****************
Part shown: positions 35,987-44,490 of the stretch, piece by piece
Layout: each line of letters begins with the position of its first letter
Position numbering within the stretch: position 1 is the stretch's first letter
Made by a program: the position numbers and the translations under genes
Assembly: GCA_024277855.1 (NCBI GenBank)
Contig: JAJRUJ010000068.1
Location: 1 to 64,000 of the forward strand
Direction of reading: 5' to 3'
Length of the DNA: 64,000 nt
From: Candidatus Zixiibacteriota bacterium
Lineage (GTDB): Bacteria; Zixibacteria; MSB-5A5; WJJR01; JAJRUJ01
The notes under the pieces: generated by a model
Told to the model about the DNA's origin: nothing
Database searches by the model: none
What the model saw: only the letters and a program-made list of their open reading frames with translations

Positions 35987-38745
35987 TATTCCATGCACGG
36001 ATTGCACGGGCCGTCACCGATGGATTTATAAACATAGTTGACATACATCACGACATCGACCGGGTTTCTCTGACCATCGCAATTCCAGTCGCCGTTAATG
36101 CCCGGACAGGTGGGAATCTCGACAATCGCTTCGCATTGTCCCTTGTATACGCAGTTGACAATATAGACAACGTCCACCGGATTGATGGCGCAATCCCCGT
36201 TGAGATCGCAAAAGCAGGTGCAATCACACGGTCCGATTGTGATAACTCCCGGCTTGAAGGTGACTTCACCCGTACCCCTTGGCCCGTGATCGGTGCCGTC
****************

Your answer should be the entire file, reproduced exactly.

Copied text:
Part shown: positions 35,987-44,490 of the stretch, piece by piece
Layout: each line of letters begins with the position of its first letter
Position numbering within the stretch: position 1 is the stretch's first letter
Made by a program: the position numbers and the translations under genes
Assembly: GCA_024277855.1 (NCBI GenBank)
Contig: JAJRUJ010000068.1
Location: 1 to 64,000 of the forward strand
Direction of reading: 5' to 3'
Length of the DNA: 64,000 nt
From: Candidatus Zixiibacteriota bacterium
Lineage (GTDB): Bacteria; Zixibacteria; MSB-5A5; WJJR01; JAJRUJ01
The notes under the pieces: generated by a model
Told to the model about the DNA's origin: nothing
Database searches by the model: none
What the model saw: only the letters and a program-made list of their open reading frames with translations

Positions 35987-38745
35987 TATTCCATGCACGG
36001 ATTGCACGGGCCGTCACCGATGGATTTATAAACATAGTTGACATACATCACGACATCGACCGGGTTTCTCTGACCATCGCAATTCCAGTCGCCGTTAATG
36101 CCCGGACAGGTGGGAATCTCGACAATCGCTTCGCATTGTCCCTTGTATACGCAGTTGACAATATAGACAACGTCCACCGGATTGATGGCGCAATCCCCGT
36201 TGAGATCGCAAAAGCAGGTGCAATCACACGGTCCGATTGTGATAACTCCCGGCTTGAAGGTGACTTCACCCGTACCCCTTGGCCCGTGATCGGTGCCGTC